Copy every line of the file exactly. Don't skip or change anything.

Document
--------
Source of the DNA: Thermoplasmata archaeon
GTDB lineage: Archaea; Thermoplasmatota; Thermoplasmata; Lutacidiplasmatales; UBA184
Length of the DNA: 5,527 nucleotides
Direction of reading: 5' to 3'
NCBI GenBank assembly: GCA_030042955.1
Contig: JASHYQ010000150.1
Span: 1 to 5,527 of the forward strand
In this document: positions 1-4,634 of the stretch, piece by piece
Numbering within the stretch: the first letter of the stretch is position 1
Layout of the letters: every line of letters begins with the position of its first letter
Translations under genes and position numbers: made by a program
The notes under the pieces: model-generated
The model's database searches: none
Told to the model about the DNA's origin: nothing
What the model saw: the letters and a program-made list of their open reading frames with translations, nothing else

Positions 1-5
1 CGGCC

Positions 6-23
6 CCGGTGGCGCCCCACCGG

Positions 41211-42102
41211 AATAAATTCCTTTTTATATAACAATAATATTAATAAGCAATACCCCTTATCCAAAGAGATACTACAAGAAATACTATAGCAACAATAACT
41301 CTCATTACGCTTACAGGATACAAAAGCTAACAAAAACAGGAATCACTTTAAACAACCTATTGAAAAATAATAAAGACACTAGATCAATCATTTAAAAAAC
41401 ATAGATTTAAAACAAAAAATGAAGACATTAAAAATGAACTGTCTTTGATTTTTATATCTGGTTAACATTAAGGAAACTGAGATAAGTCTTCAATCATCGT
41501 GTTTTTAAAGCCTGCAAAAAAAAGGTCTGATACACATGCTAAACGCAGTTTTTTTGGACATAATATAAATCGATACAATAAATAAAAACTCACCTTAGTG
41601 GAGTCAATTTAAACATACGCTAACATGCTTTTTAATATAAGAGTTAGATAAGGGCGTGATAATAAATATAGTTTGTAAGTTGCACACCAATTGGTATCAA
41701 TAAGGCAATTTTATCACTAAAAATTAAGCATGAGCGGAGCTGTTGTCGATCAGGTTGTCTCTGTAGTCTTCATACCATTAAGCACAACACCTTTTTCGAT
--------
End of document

Source of the DNA: Thermoplasmata archaeon
GTDB lineage: Archaea; Thermoplasmatota; Thermoplasmata; Lutacidiplasmatales; UBA184
Length of the DNA: 5,527 nucleotides
Direction of reading: 5' to 3'
NCBI GenBank assembly: GCA_030042955.1
Contig: JASHYQ010000150.1
Span: 1 to 5,527 of the forward strand
In this document: positions 1-4,634 of the stretch, piece by piece
Numbering within the stretch: the first letter of the stretch is position 1
Layout of the letters: every line of letters begins with the position of its first letter
Translations under genes and position numbers: made by a program
The notes under the pieces: model-generated
The model's database searches: none
Told to the model about the DNA's origin: nothing
What the model saw: the letters and a program-made list of their open reading frames with translations, nothing else

Positions 1-5
1 CGGCC

Positions 6-23
6 CCGGTGGCGCCCCACCGG

Positions 41211-42102
41211 AATAAATTCCTTTTTATATAACAATAATATTAATAAGCAATACCCCTTATCCAAAGAGATACTACAAGAAATACTATAGCAACAATAACT
41301 CTCATTACGCTTACAGGATACAAAAGCTAACAAAAACAGGAATCACTTTAAACAACCTATTGAAAAATAATAAAGACACTAGATCAATCATTTAAAAAAC
41401 ATAGATTTAAAACAAAAAATGAAGACATTAAAAATGAACTGTCTTTGATTTTTATATCTGGTTAACATTAAGGAAACTGAGATAAGTCTTCAATCATCGT
41501 GTTTTTAAAGCCTGCAAAAAAAAGGTCTGATACACATGCTAAACGCAGTTTTTTTGGACATAATATAAATCGATACAATAAATAAAAACTCACCTTAGTG
41601 GAGTCAATTTAAACATACGCTAACATGCTTTTTAATATAAGAGTTAGATAAGGGCGTGATAATAAATATAGTTTGTAAGTTGCACACCAATTGGTATCAA
41701 TAAGGCAATTTTATCACTAAAAATTAAGCATGAGCGGAGCTGTTGTCGATCAGGTTGTCTCTGTAGTCTTCATACCATTAAGCACAACACCTTTTTCGAT